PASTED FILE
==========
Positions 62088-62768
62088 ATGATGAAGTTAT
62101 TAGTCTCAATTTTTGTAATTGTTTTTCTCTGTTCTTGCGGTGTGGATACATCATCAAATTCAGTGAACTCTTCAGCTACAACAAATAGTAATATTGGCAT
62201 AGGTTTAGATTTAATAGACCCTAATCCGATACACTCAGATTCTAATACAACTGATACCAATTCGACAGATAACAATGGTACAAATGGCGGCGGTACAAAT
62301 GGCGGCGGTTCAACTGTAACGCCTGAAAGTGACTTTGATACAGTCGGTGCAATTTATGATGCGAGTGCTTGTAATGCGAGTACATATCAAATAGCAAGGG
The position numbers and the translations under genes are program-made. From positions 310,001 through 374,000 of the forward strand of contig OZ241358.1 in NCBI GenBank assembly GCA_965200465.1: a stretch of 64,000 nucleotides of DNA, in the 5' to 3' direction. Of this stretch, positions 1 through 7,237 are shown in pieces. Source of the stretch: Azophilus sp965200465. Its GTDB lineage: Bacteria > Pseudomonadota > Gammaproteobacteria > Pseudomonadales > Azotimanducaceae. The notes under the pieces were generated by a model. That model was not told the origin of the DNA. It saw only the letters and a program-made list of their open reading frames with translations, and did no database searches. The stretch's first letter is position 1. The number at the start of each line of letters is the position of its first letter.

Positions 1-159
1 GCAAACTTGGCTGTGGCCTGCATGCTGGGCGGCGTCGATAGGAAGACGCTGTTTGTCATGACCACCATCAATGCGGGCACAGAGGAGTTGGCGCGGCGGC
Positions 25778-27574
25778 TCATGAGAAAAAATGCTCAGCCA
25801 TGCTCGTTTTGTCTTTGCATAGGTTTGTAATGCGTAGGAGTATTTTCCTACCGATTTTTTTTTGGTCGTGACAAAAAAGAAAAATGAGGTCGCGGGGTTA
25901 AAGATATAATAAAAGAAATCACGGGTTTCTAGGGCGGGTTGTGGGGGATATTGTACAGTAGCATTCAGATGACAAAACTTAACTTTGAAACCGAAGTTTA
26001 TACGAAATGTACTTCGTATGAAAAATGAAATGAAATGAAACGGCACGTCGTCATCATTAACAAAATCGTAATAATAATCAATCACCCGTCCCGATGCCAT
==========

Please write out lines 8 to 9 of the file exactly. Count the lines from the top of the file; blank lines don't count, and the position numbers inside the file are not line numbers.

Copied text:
1 GCAAACTTGGCTGTGGCCTGCATGCTGGGCGGCGTCGATAGGAAGACGCTGTTTGTCATGACCACCATCAATGCGGGCACAGAGGAGTTGGCGCGGCGGC
Positions 25778-27574